In fact, Treasure Island will vie for the same visitors as Luxor, Circus Circus' pyramid-shaped resort that opened less than two weeks ago. Standard room rates are comparable, averaging around $75 a night.
The MGM Grand, set to open Dec. 18, is also seeking to lure families.
But its competition that Wynn said he doesn't fear.
"Las Vegas has demonstrated the agility of a young acrobat," Wynn said. "They are not just adjusting to the future, but are leaping into it."
The industry is making that leap with new types of entertainment, such as the sea battle at Treasure Island, Luxor's $50 million film attractions and MGM Grand's theme park.
"It's like early Christmas Eve," Curran said of the three resort openings. "You open presents one at a time, and every one is your favorite."
Adult-themed ‘Sirens of TI’ takes a stand on the Strip
By Jerry Fink
Monday, Oct. 27, 2003 | 6 a.m.
"Sirens of TI" received a standing ovation during its premiere public performance at 6 p.m. Sunday.
Of course the crowd, estimated at more than 5,000, stood through the entire 20-minute production there is no seating.
Officials estimate the standing capacity for the show at about 2,500. The curious not only filled the bridge that separates the man-made bay from the sidewalk, they filled the sidewalk and spilled onto the Strip, crimping traffic to two lanes and causing a near-traffic jam.
And, until Metro police officers on bicycles began shooing them away midway through the production, spectators stood and sat on the cement median dividing north and south traffic on the boulevard.
Hordes more craned their necks from the sidewalk on the east side of the street.
For some, the scene outside the pirate battle was more exciting than the battle itself.
"It's a bit boring," said Guy Peckett of London, one of those polled as they exited the bridge.
"Too much singing," shouted a young woman who had a child on her shoulders. "Very stupid."
Laura Gonzales of Mexico wasn't particularly enthused.
"It's OK," she shrugged.
But others gave thumbs-up signs.
The ovation at the end of the show, though standing, was tepid. No one seemed to know quite what to make of the adult-themed production that replaces the family-oriented "Battle of Buccaneer Bay."
Though "Sirens" is touted as a show for adults, parents didn't seem to mind bringing children, dozens of whom mixed with the crowd.
For those who missed seeing the "Sirens on the Strip" during one of their three performances Sunday night, they will sing the national anthem tonight during "Monday Night Football," 6 p.m. on KTNV Channel 13 (ABC).
"Sirens" replaces the free, 12-minute pyrotechnic pirate show "Battle of Buccaneer Bay" which was the signature production of Treasure Island from the time it opened in 1993.
More than 4.5 million people per year crammed the sidewalk on Las Vegas Boulevard along the east side of the resort to watch pirates aboard the Hispaniola combat British sailors aboard the HMS Britannia.
After a spectacular exchange of cannon fire, the Britannia was sunk. The ship went down for the last time in July, after 16,334 battles.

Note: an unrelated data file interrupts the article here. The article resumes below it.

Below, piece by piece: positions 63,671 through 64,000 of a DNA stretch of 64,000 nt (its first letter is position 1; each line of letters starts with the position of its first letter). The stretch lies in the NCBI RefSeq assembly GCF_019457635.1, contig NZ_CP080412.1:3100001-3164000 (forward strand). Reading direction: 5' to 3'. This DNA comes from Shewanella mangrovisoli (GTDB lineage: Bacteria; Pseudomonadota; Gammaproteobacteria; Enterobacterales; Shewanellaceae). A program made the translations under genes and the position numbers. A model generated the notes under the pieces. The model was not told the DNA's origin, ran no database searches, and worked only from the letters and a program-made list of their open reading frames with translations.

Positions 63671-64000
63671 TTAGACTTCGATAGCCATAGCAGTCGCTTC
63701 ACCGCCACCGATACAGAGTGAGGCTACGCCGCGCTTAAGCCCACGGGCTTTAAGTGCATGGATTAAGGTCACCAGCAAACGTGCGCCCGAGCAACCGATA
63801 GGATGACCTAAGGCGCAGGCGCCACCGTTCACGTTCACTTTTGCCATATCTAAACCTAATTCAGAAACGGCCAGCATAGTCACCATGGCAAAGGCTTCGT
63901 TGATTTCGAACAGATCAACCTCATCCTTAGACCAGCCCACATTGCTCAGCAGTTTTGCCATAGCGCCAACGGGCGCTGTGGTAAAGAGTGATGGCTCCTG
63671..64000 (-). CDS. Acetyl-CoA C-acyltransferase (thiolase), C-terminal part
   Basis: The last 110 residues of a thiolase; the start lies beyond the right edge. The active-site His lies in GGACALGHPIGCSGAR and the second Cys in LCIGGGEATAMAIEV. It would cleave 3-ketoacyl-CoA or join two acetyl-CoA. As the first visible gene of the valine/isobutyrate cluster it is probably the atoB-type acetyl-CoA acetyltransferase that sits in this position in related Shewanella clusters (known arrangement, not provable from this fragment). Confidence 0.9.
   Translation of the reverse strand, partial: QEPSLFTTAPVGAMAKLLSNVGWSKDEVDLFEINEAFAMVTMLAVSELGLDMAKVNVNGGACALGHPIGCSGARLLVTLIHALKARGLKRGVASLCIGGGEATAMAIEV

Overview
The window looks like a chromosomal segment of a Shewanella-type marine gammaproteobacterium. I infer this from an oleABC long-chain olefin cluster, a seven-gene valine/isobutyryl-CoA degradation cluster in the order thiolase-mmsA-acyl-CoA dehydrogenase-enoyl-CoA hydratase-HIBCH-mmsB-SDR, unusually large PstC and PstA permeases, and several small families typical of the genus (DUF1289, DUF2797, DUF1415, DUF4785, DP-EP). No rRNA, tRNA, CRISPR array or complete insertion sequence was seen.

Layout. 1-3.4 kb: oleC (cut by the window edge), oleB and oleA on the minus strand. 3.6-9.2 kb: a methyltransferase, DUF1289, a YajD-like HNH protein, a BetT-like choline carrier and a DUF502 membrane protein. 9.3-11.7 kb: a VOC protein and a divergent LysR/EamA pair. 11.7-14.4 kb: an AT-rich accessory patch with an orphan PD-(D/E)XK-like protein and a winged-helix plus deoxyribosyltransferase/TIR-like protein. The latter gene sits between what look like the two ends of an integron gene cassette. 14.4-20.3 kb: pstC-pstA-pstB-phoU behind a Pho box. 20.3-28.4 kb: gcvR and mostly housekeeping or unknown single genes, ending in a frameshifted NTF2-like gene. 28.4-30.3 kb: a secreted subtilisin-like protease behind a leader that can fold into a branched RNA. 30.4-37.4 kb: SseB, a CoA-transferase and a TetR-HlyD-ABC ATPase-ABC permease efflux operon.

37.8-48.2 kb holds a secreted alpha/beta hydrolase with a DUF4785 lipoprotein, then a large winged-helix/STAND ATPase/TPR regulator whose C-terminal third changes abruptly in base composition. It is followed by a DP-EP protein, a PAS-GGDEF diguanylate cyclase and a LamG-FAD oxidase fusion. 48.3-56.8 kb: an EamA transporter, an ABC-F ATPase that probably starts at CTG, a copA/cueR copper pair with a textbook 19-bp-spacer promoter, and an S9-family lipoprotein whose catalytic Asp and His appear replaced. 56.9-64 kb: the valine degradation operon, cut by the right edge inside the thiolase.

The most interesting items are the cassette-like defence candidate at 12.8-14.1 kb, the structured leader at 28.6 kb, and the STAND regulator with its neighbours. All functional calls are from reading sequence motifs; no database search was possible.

Treasure Island President Scott Sibella said the "re-imagined" conflict, whose length has almost doubled, "is going to knock the socks off everyone. It is better than a lot of shows you pay to see on the Strip."
He described the production as "more of a musical Broadway show that turns into a concert, with 17th-century sirens evolving into the 21st century."
The fight has moved from Buccaneer Bay to Sirens' Cove, where 13 scantily clad seductresses sing and dance their way through a battle with 11 pirates in a production created and directed by choreographer Kenny Ortega.
Ortega has choreographed more than 20 feature films, including 1980's "Xanadu," and numerous concerts, including Barbra Streisand's "Timeless" in 1999.
He won two Emmy awards for Outstanding Direction and Outstanding Choreography for his work on the opening ceremonies of the 2002 Winter Olympics at Salt Lake City.
Ortega was also the choreographer for Gloria Estefan's engagement earlier this month at Caesars Palace. Record producer and songwriter Emilio Estefan, Gloria's husband and producer, scored the music for "Sirens."
"There are some great stunts and pyrotechnics in the show," Sibella said. "The lighting has been improved. There's a lot of singing and dancing and diving -- some of the cast members are Olympic divers."
The revamped pirates' battle is the culmination of multimillion-dollar renovation project that Sibella says brings the Treasure Island into the 21st century.
"This has been planned for a long time," Sibella said. "Over three years ago we realized who we are and who we want to be."
What they were was a pirate-themed hotel/casino decked out in a Caribbean motif. What they wanted to be was a more refined resort more closely associated with adults than children, an "elegant Caribbean hideaway."
One of the first things to go was a 25,000-square-foot arcade, which was reduced to 1,200 square feet.
"We started with our $65 million room renovation, changing from a cabin theme to elegant rooms overnight," Sibella said. "It took off from there with changes to restaurants and bars. We even changed the carpeting in the casinos and the uniforms.